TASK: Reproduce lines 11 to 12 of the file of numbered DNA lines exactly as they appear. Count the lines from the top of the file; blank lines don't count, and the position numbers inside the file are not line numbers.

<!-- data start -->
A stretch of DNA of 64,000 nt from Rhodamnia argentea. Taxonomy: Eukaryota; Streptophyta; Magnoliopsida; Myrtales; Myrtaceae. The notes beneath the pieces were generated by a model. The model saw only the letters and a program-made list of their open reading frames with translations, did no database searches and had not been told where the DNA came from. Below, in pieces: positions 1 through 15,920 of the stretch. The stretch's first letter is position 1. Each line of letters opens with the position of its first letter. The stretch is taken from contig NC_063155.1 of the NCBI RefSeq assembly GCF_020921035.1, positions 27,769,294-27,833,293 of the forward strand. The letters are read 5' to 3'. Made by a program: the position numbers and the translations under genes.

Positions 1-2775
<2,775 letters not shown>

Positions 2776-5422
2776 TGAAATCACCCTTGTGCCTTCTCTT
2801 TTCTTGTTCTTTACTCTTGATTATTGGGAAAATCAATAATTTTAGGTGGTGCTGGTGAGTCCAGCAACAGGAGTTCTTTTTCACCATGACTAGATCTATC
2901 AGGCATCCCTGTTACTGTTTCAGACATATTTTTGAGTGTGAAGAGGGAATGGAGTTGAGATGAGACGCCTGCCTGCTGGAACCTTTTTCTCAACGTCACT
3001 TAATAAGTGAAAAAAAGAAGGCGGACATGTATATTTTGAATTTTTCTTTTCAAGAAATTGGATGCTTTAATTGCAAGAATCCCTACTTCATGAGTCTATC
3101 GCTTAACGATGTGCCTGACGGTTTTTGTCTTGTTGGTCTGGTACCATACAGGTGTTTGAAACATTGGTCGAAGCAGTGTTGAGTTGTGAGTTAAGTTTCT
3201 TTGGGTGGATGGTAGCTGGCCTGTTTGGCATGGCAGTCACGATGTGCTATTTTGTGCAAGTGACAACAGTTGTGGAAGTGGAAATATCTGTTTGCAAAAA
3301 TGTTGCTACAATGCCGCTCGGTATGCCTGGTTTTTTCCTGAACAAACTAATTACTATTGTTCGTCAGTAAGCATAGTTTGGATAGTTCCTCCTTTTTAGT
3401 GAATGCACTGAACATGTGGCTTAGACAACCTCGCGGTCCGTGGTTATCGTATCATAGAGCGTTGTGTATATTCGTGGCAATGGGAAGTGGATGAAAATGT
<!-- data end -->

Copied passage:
3301 TGTTGCTACAATGCCGCTCGGTATGCCTGGTTTTTTCCTGAACAAACTAATTACTATTGTTCGTCAGTAAGCATAGTTTGGATAGTTCCTCCTTTTTAGT
3401 GAATGCACTGAACATGTGGCTTAGACAACCTCGCGGTCCGTGGTTATCGTATCATAGAGCGTTGTGTATATTCGTGGCAATGGGAAGTGGATGAAAATGT